Bob Riter has never been one to seek out the spotlight. He is most comfort- able sitting on his couch with a cup of coffee, reading the local newspaper.
He enjoys watching rowers glide by on Cayuga
Inlet, a stone’s throw from his quiet Ithaca,
New York, home.
“I’m actually most comfortable by myself,”
Riter, 62, says. “I like to be a lump on the
couch with a good book, and my dog ignoring
me to the side.”
Riter’s desire to avoid the limelight may
seem at odds with his former role as executive
director of a cancer patient advocacy orga-
nization, but an ability to make connections
and offer his support, without overstepping or
offending, made him a natural fit for the job. He
came to the role via an unlikely path: In 1996,
Riter was one of an estimated 1,400 men diag-
nosed with breast cancer in the U.S. that year.
“It was a big surprise to have cancer,” says
Riter, who was 40 years old at the time. “But as a
man, to have breast cancer was doubly surprising.
I think we all have a mental list of things to worry
about, and breast cancer wasn’t on my list.”
Riter, then an assistant professor of health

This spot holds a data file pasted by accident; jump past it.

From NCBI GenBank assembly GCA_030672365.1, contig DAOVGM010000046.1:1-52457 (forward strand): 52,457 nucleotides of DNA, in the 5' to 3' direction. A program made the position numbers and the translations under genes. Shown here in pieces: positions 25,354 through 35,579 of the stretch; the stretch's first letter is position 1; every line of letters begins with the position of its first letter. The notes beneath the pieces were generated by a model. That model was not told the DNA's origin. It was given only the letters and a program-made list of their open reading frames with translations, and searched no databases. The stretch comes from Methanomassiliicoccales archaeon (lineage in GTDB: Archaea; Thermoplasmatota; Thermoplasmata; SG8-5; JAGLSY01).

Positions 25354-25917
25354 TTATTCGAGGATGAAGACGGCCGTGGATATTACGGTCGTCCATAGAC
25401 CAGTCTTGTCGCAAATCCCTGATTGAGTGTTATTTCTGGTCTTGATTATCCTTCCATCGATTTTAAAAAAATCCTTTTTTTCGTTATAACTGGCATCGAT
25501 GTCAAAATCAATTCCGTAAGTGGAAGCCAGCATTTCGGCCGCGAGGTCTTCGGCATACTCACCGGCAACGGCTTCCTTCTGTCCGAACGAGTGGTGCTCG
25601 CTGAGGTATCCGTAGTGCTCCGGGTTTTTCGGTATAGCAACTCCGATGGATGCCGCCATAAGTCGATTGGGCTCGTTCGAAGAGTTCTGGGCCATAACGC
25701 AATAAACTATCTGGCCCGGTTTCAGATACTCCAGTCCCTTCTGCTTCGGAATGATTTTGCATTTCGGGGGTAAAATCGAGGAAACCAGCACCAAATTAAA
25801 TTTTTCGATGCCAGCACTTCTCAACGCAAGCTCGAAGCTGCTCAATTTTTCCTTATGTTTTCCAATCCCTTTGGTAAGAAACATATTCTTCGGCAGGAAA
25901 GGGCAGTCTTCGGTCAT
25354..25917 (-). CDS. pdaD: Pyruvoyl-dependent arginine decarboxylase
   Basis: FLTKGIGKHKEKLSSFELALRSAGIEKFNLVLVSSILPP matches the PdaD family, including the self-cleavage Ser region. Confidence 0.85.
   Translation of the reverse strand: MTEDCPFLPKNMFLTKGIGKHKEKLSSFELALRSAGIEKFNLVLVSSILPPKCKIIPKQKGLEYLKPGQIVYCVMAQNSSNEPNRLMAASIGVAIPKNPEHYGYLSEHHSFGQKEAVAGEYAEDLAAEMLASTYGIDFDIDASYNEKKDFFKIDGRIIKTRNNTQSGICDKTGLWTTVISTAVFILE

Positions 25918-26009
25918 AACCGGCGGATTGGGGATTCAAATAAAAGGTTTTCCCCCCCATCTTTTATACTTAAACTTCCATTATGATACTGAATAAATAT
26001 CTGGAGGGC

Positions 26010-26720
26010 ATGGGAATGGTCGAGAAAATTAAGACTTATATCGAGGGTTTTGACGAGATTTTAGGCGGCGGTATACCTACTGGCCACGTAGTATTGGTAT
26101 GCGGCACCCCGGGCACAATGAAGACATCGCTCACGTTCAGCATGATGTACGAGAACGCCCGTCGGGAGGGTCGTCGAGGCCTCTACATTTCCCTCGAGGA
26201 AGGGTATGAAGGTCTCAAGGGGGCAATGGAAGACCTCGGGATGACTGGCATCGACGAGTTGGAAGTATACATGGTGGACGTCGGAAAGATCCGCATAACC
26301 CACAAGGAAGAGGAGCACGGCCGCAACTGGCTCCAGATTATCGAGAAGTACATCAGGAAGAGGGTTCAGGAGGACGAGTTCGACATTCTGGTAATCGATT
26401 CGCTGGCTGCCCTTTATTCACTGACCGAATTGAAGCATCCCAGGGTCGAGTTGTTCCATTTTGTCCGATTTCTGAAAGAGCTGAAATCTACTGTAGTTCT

services administration at Ithaca College,
wanted to learn what he could about his
diagnosis. “I always feel better if I under-
stand what’s going on,” he says. On the day
he learned he had cancer, he stopped by
the Ithaca Breast Cancer Alliance (IBCA),
a patient support organization started in
1994. The volunteer he spoke with promised
to find information specific to breast cancer
in men and gave Riter reading material
about what would later be his treatment—
mastectomy and chemotherapy, followed
After completing his treatments, Riter
returned to IBCA for a support group to help
him deal with “post-treatment blahs,” he says.
“The time after treatment is isolating when
there are no more doctors’ appointments or
Breast cancer survivor Bob Riter forges connections
among people affected by all types of cancer.
BY MARCI A. LANDSMANN
PHOTOGRAPHY BY GARY HODGES